We can say that megapix­els are phys­i­cal­ly locat­ed on the matrix. These are pho­to­sen­si­tive ele­ments. For clar­i­ty, let’s imag­ine them as con­tain­ers filled with light. The deep­er the con­tain­er, the more light will fit in it, right? It fol­lows from this that if there are many megapix­els, and the matrix is ​​tiny, then each indi­vid­ual pix­el will be small. This affects the qual­i­ty of the final pho­tos. When approach­ing, they will notice a lot of noise.

And if the matri­ces are the same size, but one of them has few­er pix­els, but they are large, and the oth­er has a lot of small ones? Let’s fig­ure it out.

Choose a cam­era phone based on the size of the pix­els on the matrix. Source: deep-review.com

Number of megapixels

Sup­pose, on aver­age, 4 pho­tons of light fall on each pix­el of the matrix. We can cal­cu­late the noise of the entire matrix using the Pois­son dis­tri­b­u­tion. Accord­ing to him, noise is the square root of the total num­ber of pho­tons. In our case, the noise will be 2 pho­tons. That is, the bright­ness of the points in the pho­to on aver­age will dif­fer by as much as 50%! If we increase the pix­el size by 4 times (simul­ta­ne­ous­ly reduc­ing their total num­ber by the same fac­tor), then now one of our pix­el can accom­mo­date 16 pho­tons. Apply­ing the Pois­son dis­tri­b­u­tion again, we find that the aver­age noise is now 4 pho­tons, or 25%. The pho­to has become twice as clear. There­fore, large pix­els are prefer­able to small ones.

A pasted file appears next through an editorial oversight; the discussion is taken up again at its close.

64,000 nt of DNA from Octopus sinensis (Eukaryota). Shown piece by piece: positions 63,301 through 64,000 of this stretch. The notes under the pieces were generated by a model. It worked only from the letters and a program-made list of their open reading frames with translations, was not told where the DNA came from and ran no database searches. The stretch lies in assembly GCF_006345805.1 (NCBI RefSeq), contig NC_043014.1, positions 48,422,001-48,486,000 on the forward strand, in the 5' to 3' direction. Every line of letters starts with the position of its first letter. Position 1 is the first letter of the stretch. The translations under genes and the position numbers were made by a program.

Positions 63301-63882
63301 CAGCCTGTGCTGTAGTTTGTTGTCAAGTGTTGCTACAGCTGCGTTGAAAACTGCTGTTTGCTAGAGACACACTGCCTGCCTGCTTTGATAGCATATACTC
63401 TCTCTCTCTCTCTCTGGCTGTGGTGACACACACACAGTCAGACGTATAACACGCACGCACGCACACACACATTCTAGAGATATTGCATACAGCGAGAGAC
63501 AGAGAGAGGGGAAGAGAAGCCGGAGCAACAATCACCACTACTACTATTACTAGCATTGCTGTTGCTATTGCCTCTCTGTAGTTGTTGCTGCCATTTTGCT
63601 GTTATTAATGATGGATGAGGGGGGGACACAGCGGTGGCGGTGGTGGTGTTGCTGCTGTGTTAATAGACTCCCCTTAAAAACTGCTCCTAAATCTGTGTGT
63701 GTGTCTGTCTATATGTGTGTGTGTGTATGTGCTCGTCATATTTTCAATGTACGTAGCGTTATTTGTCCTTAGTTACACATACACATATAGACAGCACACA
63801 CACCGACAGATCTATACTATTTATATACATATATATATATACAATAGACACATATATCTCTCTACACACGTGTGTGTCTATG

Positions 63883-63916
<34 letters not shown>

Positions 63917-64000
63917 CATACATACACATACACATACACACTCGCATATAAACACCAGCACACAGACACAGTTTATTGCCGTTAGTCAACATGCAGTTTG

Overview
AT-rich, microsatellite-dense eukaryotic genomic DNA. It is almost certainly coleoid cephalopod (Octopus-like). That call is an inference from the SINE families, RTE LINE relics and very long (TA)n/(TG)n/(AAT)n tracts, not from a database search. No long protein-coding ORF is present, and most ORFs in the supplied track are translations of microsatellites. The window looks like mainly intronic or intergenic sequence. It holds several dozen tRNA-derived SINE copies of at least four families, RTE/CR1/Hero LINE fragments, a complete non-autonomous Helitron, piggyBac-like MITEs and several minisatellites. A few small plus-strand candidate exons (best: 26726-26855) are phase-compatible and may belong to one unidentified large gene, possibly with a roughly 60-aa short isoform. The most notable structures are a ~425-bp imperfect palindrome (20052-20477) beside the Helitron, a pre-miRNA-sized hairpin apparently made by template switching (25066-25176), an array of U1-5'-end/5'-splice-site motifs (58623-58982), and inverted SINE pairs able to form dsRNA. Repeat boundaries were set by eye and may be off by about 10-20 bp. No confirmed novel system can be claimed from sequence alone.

Anoth­er prob­lem with small pix­els is crosstalk, i.e. when light from one pix­el hits anoth­er. Man­u­fac­tur­ers are fight­ing this by choos­ing more reflec­tive mate­ri­als for the man­u­fac­ture of par­ti­tions between the pix­els.